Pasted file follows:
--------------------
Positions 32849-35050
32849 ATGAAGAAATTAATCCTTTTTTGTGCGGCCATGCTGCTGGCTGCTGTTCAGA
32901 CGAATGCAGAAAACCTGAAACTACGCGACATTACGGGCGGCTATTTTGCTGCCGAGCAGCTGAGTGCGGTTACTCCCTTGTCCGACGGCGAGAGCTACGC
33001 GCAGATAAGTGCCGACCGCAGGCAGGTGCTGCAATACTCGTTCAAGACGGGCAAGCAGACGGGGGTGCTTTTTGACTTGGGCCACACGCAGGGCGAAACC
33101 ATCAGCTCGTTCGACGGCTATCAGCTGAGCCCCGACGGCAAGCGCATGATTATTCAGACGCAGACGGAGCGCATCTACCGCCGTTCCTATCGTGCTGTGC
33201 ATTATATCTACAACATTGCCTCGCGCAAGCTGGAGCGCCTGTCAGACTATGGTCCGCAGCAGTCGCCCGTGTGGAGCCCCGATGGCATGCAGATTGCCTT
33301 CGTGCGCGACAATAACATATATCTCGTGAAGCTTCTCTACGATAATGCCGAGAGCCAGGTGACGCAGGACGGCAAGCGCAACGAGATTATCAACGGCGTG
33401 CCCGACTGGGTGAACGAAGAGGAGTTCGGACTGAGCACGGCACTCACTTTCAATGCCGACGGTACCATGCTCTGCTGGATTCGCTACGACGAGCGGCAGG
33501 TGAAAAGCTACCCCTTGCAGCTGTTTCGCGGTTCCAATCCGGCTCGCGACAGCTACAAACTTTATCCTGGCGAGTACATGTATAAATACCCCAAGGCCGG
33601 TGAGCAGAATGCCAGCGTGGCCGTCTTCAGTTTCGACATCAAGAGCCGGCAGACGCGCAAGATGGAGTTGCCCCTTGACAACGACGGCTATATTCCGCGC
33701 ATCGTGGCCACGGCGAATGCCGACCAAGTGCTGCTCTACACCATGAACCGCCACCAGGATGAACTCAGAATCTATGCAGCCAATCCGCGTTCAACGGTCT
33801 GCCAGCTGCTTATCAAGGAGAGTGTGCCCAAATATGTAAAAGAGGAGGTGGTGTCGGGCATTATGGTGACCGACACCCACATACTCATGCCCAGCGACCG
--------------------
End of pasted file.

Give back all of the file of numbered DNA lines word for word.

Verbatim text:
Positions 32849-35050
32849 ATGAAGAAATTAATCCTTTTTTGTGCGGCCATGCTGCTGGCTGCTGTTCAGA
32901 CGAATGCAGAAAACCTGAAACTACGCGACATTACGGGCGGCTATTTTGCTGCCGAGCAGCTGAGTGCGGTTACTCCCTTGTCCGACGGCGAGAGCTACGC
33001 GCAGATAAGTGCCGACCGCAGGCAGGTGCTGCAATACTCGTTCAAGACGGGCAAGCAGACGGGGGTGCTTTTTGACTTGGGCCACACGCAGGGCGAAACC
33101 ATCAGCTCGTTCGACGGCTATCAGCTGAGCCCCGACGGCAAGCGCATGATTATTCAGACGCAGACGGAGCGCATCTACCGCCGTTCCTATCGTGCTGTGC
33201 ATTATATCTACAACATTGCCTCGCGCAAGCTGGAGCGCCTGTCAGACTATGGTCCGCAGCAGTCGCCCGTGTGGAGCCCCGATGGCATGCAGATTGCCTT
33301 CGTGCGCGACAATAACATATATCTCGTGAAGCTTCTCTACGATAATGCCGAGAGCCAGGTGACGCAGGACGGCAAGCGCAACGAGATTATCAACGGCGTG
33401 CCCGACTGGGTGAACGAAGAGGAGTTCGGACTGAGCACGGCACTCACTTTCAATGCCGACGGTACCATGCTCTGCTGGATTCGCTACGACGAGCGGCAGG
33501 TGAAAAGCTACCCCTTGCAGCTGTTTCGCGGTTCCAATCCGGCTCGCGACAGCTACAAACTTTATCCTGGCGAGTACATGTATAAATACCCCAAGGCCGG
33601 TGAGCAGAATGCCAGCGTGGCCGTCTTCAGTTTCGACATCAAGAGCCGGCAGACGCGCAAGATGGAGTTGCCCCTTGACAACGACGGCTATATTCCGCGC
33701 ATCGTGGCCACGGCGAATGCCGACCAAGTGCTGCTCTACACCATGAACCGCCACCAGGATGAACTCAGAATCTATGCAGCCAATCCGCGTTCAACGGTCT
33801 GCCAGCTGCTTATCAAGGAGAGTGTGCCCAAATATGTAAAAGAGGAGGTGGTGTCGGGCATTATGGTGACCGACACCCACATACTCATGCCCAGCGACCG